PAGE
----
Since I’m sure there are those of you out there who agree with me, as there are certainly those who find my position ridiculous, I figured it was worth pointing out the current incentive for people still on the fence about the usefulness of eReaders.  For the moment, Amazon is offering a discount of $100 off their device if you sign up for a year of Audible.com membership.  I don’t really know how limited a time this offer is, but I’d guess not terribly.  It’s been around a while.  I personally consider it a worthwhile investment if you’re interested in audiobooks.  Audible provides good prices on good readings of good books.  What more can you ask, really?  Chances are that if you’ve read this far into the post, you’re interested in audiobooks anyway.  Might as well get a discount on your Kindle and a new source for your reading all at once, right?

Audible is an online service with wide selection of audio books. Audio books could be exchanged for Audible credits available as part of the subscription or purchased from Audible.com website.  You can cancel Audible at any time.

Kindle app for iPad goes live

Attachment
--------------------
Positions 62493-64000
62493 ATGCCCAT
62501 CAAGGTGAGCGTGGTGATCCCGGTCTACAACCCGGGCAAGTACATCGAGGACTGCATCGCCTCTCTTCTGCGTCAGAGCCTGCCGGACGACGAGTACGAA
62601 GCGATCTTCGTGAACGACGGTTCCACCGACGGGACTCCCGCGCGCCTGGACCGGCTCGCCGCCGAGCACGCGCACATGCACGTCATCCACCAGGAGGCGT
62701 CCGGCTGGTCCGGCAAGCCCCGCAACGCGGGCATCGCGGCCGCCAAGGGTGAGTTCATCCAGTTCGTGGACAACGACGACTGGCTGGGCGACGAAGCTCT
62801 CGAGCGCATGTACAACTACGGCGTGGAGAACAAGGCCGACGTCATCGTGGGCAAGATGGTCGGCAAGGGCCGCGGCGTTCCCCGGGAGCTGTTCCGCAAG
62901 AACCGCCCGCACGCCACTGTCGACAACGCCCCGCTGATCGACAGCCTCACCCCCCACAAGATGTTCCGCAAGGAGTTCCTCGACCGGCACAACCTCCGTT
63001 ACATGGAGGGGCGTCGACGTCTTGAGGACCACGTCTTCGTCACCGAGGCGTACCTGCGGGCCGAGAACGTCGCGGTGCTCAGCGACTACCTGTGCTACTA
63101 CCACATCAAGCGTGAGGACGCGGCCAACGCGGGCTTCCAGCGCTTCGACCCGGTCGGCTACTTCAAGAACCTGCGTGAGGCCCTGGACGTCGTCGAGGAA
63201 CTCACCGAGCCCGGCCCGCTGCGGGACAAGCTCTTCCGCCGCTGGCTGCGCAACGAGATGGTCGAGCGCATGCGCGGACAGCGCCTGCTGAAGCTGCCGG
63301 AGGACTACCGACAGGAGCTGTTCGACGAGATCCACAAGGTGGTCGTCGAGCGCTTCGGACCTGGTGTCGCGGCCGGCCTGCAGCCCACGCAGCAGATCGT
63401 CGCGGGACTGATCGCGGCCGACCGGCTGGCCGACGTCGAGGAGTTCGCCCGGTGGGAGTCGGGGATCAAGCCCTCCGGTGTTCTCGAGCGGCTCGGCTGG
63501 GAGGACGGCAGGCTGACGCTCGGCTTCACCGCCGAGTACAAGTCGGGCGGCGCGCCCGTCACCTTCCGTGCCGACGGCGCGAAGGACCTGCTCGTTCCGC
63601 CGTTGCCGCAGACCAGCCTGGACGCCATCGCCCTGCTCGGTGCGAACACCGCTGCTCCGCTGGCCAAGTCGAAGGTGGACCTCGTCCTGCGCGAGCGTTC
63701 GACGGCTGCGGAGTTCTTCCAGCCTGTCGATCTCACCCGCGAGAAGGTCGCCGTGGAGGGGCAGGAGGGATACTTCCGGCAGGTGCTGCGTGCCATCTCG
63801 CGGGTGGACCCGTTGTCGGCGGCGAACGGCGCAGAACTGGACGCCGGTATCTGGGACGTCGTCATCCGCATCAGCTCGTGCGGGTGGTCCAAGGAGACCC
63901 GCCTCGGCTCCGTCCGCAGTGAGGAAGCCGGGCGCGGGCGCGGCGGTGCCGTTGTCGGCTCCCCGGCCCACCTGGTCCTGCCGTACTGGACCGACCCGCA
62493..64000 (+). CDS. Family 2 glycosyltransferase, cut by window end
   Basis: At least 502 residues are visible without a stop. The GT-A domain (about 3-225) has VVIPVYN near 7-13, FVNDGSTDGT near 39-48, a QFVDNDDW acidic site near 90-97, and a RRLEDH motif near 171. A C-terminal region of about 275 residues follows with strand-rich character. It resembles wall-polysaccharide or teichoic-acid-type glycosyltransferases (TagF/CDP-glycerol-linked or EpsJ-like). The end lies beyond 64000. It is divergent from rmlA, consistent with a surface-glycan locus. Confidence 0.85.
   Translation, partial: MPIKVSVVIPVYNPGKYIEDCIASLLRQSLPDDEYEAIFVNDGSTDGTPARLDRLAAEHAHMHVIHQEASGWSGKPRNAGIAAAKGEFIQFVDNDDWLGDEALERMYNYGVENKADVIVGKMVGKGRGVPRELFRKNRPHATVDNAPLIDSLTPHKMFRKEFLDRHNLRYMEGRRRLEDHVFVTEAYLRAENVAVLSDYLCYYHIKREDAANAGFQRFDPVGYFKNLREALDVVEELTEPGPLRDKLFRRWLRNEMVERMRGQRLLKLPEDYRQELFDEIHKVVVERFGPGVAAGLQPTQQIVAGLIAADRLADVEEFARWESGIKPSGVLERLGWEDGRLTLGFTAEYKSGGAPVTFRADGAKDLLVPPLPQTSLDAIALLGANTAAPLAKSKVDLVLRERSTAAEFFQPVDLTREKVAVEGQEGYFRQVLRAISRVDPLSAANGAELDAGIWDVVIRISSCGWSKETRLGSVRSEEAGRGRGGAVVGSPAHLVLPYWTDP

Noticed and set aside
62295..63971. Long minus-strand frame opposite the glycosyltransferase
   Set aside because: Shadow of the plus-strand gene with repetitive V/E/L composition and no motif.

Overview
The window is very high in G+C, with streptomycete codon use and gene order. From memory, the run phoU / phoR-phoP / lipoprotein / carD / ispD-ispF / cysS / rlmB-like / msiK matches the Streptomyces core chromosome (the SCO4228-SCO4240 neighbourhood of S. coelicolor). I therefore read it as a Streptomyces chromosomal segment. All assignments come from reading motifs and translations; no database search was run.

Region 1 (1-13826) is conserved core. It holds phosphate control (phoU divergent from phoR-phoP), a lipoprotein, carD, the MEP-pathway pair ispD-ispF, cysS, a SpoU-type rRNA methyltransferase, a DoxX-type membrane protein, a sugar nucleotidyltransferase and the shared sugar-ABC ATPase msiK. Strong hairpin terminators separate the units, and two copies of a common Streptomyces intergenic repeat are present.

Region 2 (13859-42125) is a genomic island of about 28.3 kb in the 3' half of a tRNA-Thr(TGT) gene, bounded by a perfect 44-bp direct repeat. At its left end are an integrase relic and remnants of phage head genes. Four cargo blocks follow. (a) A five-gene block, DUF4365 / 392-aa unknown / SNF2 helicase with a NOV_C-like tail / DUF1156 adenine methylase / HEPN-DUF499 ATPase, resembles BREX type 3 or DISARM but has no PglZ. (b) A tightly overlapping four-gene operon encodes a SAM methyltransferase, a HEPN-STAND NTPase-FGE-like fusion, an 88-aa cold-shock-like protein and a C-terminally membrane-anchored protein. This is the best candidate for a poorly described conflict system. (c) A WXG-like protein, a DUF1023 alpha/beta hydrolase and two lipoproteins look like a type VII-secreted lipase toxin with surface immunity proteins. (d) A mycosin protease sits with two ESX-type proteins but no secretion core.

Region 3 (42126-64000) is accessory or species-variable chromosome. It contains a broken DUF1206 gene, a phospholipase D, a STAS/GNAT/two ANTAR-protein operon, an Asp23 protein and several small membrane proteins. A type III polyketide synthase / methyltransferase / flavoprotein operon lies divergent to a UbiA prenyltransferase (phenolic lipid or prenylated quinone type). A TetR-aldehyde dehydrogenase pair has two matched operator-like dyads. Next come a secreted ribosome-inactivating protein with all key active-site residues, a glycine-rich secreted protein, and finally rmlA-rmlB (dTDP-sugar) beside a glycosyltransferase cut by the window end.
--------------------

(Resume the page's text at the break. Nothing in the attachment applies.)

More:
Though Amazon Kindle and Apple iPad are touted to be arch rivals in the e-Reader segment, it hasn’t stopped Amazon from building a Kindle app for iPad. Amazon previewed the Kindle iPad app a couple of weeks ago and yesterday, the app made its way to the Apple iTunes Store. The Kindle app for iPhone has been around for a while now and is very popular amongst iPhone users. The iPad Kindle app is a logical extension of the iPhone Kindle app and its release was on the cards after Apple announced the launch of iPad on April 3. However, there’s one major limitation of using Kindle on iPad – Books bought through Kindle app must be read within the app itself. These books will not be viewable in Apple’s iBooks app.

The Kindle app for iPad lets people enjoy the best of both worlds – easy to use Kindle app interface and supreme performance of the iPad. Further, it gives the users a choice to read books from either Amazon or Apple. Customers always want more choices and e-Readers are no exception to this rule. I’ve come across many voracious readers who are addicted to kindle interface and therefore, they are reluctant to try out the iPad. The Kindle app for iPad is welcome news for all such readers.

While a lot of people have been debating the fortune of Amazon Kindle after the launch of Apple iPad, I believe that Amazon will emerge as the major e-Book provider for iPad. Since iBooks is not pre-installed on Apple iPad, many users might prefer to install Kindle app for iPad as compared to iBooks.

I’ll publish a review as soon as 3G-capable version of iPad hits the stores that I intend to get for myself.